The 1997/98 bushfire season has been a busy season for both the Bushfire Service and the ACT Emergency Service with many people exposed to multi-unit, or multi-agency, responses for the first time.

Also, there are many people who have not undertaken incident management training, been involved, or seen, some of the aspects of our incident management system in operation.

Therefore, I feel it is appropriate to provide an overview for those people, and a reminder of the basics of the system for the others.

In 1989 the ACT Bush Fire Council adopted the AIIMS Incident Control System (ICS) as its management arrangement for dealing with the combating of incidents. Since that time over 100 bushfire fighters have been trained in the concepts and principles of ICS.

The ICS is designed to develop from the time an incident occurs until the requirement for management of operations no longer exists. The structure of ICS is flexible and can be established and expanded as needed by the changing conditions of the incident. The system can be utilised for any type or size of emergency ranging from a minor incident involving only a few units to a major incident involving several agencies.

The ICS is a structure of delegation to ensure that all vital management and information functions are adequately provided for at an incident. The structure is divided into four functional areas:

The Incident Controller and the officer in charge of each section are referred to as the Incident Management Team. The Incident Management Team is normally located in the field.

A Service Management Team is normally located in the Operations Centre at Curtin. The Service Management Team coordinates the total agency resource and provides information and support to the incident management team, and advice up the line to senior management and Government.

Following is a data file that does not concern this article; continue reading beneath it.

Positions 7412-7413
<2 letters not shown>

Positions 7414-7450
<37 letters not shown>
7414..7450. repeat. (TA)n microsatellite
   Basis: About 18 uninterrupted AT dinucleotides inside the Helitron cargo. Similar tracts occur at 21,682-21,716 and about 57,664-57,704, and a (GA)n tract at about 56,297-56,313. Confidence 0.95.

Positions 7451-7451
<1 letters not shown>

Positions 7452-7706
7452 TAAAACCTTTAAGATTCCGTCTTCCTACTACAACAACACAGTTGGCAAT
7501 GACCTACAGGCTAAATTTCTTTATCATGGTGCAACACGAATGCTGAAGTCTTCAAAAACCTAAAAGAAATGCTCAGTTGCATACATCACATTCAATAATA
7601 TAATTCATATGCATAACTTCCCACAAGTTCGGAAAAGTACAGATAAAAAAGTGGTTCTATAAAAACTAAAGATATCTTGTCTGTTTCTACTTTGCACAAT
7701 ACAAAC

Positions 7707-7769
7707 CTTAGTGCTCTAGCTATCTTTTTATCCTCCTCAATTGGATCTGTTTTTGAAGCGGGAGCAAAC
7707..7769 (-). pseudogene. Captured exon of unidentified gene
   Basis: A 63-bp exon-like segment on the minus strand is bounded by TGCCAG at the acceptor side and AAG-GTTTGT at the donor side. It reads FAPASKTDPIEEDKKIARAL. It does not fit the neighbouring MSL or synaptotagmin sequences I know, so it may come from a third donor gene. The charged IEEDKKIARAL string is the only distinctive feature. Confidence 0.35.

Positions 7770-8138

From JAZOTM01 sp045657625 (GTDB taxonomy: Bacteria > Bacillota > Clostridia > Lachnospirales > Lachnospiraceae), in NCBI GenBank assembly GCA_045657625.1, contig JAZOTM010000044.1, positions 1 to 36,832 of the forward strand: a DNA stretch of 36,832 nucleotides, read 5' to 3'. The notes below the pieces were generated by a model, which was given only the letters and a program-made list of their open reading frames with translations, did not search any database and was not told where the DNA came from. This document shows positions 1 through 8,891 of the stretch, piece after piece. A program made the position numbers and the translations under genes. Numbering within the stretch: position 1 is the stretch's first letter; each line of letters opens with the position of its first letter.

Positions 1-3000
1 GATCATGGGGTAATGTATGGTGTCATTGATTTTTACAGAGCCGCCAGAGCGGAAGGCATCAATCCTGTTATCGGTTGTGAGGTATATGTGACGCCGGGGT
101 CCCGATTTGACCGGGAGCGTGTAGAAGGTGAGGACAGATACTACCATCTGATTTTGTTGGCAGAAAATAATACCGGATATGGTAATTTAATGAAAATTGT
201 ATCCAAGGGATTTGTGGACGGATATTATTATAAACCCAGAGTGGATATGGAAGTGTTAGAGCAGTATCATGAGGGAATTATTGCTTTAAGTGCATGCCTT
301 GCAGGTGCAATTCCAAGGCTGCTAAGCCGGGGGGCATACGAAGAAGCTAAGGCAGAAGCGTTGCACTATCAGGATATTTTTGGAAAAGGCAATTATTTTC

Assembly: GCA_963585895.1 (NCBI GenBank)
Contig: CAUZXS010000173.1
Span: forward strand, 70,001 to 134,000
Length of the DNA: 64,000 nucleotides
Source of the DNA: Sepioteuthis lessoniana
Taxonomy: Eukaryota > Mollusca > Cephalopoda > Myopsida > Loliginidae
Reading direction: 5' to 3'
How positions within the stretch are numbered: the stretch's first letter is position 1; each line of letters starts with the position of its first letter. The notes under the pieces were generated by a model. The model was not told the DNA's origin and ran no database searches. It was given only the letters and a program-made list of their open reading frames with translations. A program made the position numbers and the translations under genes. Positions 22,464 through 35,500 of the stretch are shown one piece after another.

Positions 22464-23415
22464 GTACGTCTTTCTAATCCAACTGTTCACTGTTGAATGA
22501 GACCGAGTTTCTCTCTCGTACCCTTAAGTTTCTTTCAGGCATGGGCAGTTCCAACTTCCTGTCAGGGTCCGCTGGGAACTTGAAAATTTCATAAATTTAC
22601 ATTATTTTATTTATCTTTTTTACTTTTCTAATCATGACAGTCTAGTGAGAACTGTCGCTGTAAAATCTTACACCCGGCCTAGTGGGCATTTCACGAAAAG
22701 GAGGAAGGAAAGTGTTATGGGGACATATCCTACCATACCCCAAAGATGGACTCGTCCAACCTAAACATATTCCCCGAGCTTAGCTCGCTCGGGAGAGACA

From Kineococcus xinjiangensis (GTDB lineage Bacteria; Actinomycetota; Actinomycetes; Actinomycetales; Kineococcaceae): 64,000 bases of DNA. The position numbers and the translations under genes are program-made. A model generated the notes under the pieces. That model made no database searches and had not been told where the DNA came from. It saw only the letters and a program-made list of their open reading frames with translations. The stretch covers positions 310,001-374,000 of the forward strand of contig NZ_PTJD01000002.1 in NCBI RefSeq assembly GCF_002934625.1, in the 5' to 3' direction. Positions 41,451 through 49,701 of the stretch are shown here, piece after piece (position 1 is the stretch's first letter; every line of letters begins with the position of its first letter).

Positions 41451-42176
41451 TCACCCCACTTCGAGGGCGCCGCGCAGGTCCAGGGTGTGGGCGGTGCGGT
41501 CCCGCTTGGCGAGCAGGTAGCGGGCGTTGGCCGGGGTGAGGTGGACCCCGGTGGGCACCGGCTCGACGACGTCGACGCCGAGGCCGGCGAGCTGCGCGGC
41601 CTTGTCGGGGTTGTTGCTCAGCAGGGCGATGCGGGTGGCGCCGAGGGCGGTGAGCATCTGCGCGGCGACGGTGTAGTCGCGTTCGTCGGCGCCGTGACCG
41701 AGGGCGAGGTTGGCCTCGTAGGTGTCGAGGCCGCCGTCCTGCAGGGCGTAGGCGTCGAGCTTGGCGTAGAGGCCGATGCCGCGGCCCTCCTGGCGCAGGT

During the initial response to an incident, the Incident Controller can perform all these functions. As the incident grows, and the management functions become more demanding, the functions of operations, planning and logistics are delegated. The operations officer is normally appointed first.

The two main principles on which the ICS is based, and the two main things that should be in the forefront of Incident Controller thinking, are:

Management by objectives is a process of consultative management where the management team determines desired outcomes of the incident. These desired outcomes or objectives are then communicated to those involved, so that they know and understand the direction being taken during the operation.

Span of control is a concept that relates to the number of groups or individuals controlled by one person, and provides a structure for the delegation of functions.

At incidents, the nature of the environment in which supervision is undertaken can rapidly change and can be dangerous. For this reason, a maximum of 5 reporting groups or individuals is considered to be optimum, as this maintains the Incident Controller’s ability to effectively task, monitor and evaluate performance.